Strength

I have had several transformative conversations with my wife recently. One had to do with strength. She wanted to know why I have it, and what well I am drawing from.

You see, my wife is very, very sick. Her situation has gotten serious, and we are now trying to figure this out. In the process, my resolve has been tested, that’s for sure. I will say, amazingly, that I am holding my own. I do cry a lot. I won’t lie about that. However, crying is not necessarily so bad. I am kind of getting used to it.

Anyway, I used to have a pretty pat answer for the question of where my strength comes from: God of course!. Now, I am not so sure.

It is kind of like prayer. I pray a lot these days. I guess it goes with the territory of being a spouse of someone who is seriously ill. Oddly, in the process, I have kind of figured out why prayer works, and what religion is all about, at least for me.

You see, to me at least, prayer is not for God. Prayer is actually for me.

Since I have lived in a state of total doubt for some time now, I am not sure if God even hears my prayers. That’s another one: My wife asked me recently why God was a mystery. (I replied: “Wait! I know this one!”) Eventually, I did come up with the answer: Since God is completely unknowable, He / She is a complete mystery. Every experience I have ever had with God (and believe me, I have had some doozies) has been completely subjective. I mean, how can I be sure that my subconscious mind didn’t simply make it all up?

You get the idea. Since I don’t have much of what religious folks would call faith (which I regard as uncritically believing¬† propositions that are at best harmless lies), it may surprise you that I pray. But, again, I realize now that prayer is not for God. It is for me.

You see, when I pray for my wife, I let go of the problem a little. Since this is a problem over which I have absolutely no direct control (much as I would like to!), I simply must let go or I will take the problem onto myself. Therein lies the path which I cannot tread.

So, in a sense, I need divine help and guidance. I need the Strength of The Goddess. I rely on Her now. Even if I am not sure She hears me.

More later.

Dead Already

When my family and I traveled to Cozumel one year for a much-needed family vacation, I carried the book Shadow Divers by John Kurson. This book describes an incredible dive performed by Richie Kohler and John Chatterton to identify a German U-Boat off the coast of New Jersey. One of the divers was a Vietnam veteran, and described the set of rules for life which he developed while in Vietnam. I don’t remember them all (except that they were excellent), but one of them deeply affected me. This is the gist:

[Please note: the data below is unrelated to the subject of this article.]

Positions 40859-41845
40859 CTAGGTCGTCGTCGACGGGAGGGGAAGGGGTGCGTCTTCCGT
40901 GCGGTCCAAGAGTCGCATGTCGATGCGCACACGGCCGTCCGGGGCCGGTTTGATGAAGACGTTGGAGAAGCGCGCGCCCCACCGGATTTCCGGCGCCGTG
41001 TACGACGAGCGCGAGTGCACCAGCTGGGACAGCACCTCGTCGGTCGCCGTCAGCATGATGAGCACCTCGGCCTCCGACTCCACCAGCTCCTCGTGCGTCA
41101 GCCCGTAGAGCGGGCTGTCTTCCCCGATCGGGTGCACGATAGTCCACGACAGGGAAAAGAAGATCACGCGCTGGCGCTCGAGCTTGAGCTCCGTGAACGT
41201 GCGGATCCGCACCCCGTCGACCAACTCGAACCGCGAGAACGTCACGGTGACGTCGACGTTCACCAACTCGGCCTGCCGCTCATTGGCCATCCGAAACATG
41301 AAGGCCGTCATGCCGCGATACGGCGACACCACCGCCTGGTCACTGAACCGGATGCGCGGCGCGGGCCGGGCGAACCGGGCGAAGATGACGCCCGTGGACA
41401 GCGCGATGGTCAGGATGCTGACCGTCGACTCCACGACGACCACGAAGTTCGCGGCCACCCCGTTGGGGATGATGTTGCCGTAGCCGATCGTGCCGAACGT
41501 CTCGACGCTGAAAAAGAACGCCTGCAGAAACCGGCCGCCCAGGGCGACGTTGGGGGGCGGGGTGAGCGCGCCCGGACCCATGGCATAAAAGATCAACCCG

There is no force in the universe more powerful than a human being who knows he or she is already dead, and thus has nothing left to lose.

I found this transformational, you see, because I have been very, very ill, and at times was completely convinced that I was dying. I have psoriasis, which is pretty serious, but mostly not life threatening. However, I became very severe in 2012, and thus was in a lot of pain, and definitely not doing well. I will not belabor you with the gory details, but suffice it to say, I was in very bad shape at that time.

I am fine now, thank God. There are several reasons for this, one of which is my loving and beautiful wife who never ceased to pray and fight for me. Ultimately, I was able to find a treatment which has been remarkably effective, and I am now about 90% improved. In the autoimmunity world, this is called remission.

My son made an interesting statement to me recently: He said of all people, I should be the most happy, because I have cheated death. I have come to the edge of the abyss and backed away from it. I have looked the grim reaper in the eye and spit in his face. You get the idea.

I find that happy is not the word I would use to describe the experience. Certainly, I am grateful. I live in a state of continuous thankfulness. I give thanks for each and every breath I take, because I am aware that each breath is a gift.

Now, I am watching my wife go through a similar journey. I must admit that I find her courage inspiring. Yet I also desperately wish that it could be me, not her, that is sick. No matter. I simply have to be there for her now. She was there for me, after all.

In the end, there is nothing else. All we have is each other.